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Modern post-mortem imaging: an update on recent developments
Forensic Sciences Research
PDF: Authoritative Review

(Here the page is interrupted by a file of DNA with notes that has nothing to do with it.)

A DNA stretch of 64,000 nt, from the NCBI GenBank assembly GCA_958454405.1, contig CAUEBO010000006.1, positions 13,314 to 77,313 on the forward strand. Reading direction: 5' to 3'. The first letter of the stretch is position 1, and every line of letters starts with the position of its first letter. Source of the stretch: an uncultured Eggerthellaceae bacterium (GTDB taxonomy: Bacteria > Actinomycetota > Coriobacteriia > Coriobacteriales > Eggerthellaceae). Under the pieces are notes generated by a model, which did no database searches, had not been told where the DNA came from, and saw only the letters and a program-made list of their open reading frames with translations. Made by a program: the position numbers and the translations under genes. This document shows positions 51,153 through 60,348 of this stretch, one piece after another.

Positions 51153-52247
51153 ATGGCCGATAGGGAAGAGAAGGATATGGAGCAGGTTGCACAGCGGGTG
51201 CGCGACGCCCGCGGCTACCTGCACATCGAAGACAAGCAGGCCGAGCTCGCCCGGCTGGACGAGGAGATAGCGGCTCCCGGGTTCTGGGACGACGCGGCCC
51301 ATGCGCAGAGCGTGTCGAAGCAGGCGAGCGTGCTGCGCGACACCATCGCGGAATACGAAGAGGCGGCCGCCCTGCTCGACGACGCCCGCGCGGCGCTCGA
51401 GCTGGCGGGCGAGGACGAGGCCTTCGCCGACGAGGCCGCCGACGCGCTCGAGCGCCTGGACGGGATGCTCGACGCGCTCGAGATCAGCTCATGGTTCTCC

Modern post-mortem investigations use an increasing number of digital imaging methods, which can be collected under the term “post-mortem imaging”. Most methods of forensic imaging are from the radiology field and are therefore techniques that show the interior of the body with technologies such as X-ray or magnetic resonance imaging. To digitally image the surface of the body, other techniques are regularly applied, e.g. three-dimensional (3D) surface scanning (3DSS) or photogrammetry. Today's most frequently used techniques include post-mortem computed tomography (PMCT), post-mortem magnetic resonance imaging (PMMR), post-mortem computed tomographic angiography (PMCTA) and 3DSS or photogrammetry. Each of these methods has specific advantages and limitations. Therefore, the indications for using each method are different. While PMCT gives a rapid overview of the interior of the body and depicts the skeletal system and radiopaque foreign bodies, PMMR allows investigation of soft tissues and parenchymal organs. PMCTA is the method of choice for viewing the vascular system and detecting sources of bleeding. However, none of those radiological methods allow a detailed digital view of the body's surface, which makes 3DSS the best choice for such a purpose. If 3D surface scanners are not available, photogrammetry is an alternative. This review article gives an overview of different imaging techniques and explains their applications, advantages and limitations. We hope it will improve understanding of the methods.
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